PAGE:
Four Lessons of Leadership From Startups to Corporations
Early in my career, I joined a technology startup as employee #19 of what would later become a midsized technology company, delivering cloud-based services before the term “cloud” even existed. It was exciting to be at the forefront of technology – a place I have also often found myself during my four and a half years here at Jabil.
It was an amazing experience working for a startup; it was a time of team work, successes, failures, many long nights and lots of pizza, but it wasn’t until I had been in the industry for many years that I realized all the things I learned from those early-career experiences. Working as employee #19 shaped the rest of my career, including the way I work, innovate and lead my team now. Four lessons have guided me throughout my career and helped me find success in my professional development.
First, work over your head, and by that, I mean, if the work is easy, then you’re doing the wrong work. People, companies, teams grow by pushing beyond what comes easy. This is a fundamental part of the Jabil culture, too – work with ingenuity and innovate. We can’t progress if we don’t push ourselves or our teams. Recently, my team has been working on a new AI based Virtual Assistant for the Enterprise. It’s an exciting new technology but the key is to understand your customer and to solve real business problems.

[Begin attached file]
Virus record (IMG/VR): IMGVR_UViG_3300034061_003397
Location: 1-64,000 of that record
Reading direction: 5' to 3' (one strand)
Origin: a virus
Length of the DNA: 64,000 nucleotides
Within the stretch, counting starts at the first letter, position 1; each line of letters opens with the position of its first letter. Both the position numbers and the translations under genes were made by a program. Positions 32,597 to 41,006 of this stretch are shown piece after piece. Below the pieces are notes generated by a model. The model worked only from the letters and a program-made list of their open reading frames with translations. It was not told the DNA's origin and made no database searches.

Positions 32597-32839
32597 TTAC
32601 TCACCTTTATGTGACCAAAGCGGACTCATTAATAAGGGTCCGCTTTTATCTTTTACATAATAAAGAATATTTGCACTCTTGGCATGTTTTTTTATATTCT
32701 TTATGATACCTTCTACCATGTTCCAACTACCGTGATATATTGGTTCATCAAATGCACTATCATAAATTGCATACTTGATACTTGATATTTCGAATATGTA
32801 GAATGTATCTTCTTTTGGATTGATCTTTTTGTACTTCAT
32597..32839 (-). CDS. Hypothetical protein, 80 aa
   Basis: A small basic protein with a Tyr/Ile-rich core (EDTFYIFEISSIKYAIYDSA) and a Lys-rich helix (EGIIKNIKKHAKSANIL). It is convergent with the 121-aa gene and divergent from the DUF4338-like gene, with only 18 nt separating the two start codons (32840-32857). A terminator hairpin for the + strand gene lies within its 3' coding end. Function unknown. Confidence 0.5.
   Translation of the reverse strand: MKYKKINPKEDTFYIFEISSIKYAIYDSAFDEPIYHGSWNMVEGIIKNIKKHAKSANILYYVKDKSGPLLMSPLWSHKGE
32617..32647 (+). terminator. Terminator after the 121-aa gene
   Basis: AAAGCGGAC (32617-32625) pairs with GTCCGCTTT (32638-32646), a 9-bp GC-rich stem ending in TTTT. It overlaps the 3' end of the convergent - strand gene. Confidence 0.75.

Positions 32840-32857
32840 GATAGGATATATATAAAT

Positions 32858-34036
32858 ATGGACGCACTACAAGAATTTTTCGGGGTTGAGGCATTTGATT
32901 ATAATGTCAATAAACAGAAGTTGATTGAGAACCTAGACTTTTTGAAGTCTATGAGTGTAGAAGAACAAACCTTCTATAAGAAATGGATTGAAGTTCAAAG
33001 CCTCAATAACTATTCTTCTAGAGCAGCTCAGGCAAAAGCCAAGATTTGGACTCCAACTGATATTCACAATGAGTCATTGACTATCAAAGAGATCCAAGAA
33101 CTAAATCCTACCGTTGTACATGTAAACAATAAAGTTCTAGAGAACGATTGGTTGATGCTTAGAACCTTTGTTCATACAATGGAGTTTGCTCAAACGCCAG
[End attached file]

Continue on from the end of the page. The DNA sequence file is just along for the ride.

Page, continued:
Second, goal setting is critical. A team with a truly common goal, a single mission, will find a way to work together to be successful. Last summer in St. Petersburg, I participated in our Joules Regional Power Forum and spoke to my discussion group about this exact topic. It’s important everyone understand everything down from our company goal to our department one and finally the team goal. Then, we can each individually find out how each of us has diverse strengths that combine with our team’s to play an integral part in the overall success of our company.
Third, don’t quit, often you’re closest to the solution just when things seem impossible. Find a way. A recall a time early in my career on a project, with a tough customer, where nothing seemed to go right; resource issues, technology issues, schedule issues. I pushed through by putting in the extra time to be prepared, transparency with my customer and most importantly sought out candid feedback from people I trusted. In the end, the project was given the highest customer satisfaction rates on any project to date.
Finally, “pick up the broom.” If there’s work to be done, then do it; if a coworker is struggling with something, then help them. It can be as simple as cleaning-up the breakroom to picking up a tough task or presenting a team project, but along the way, you will learn something new, meet someone you hadn’t known before and ultimately, help your company.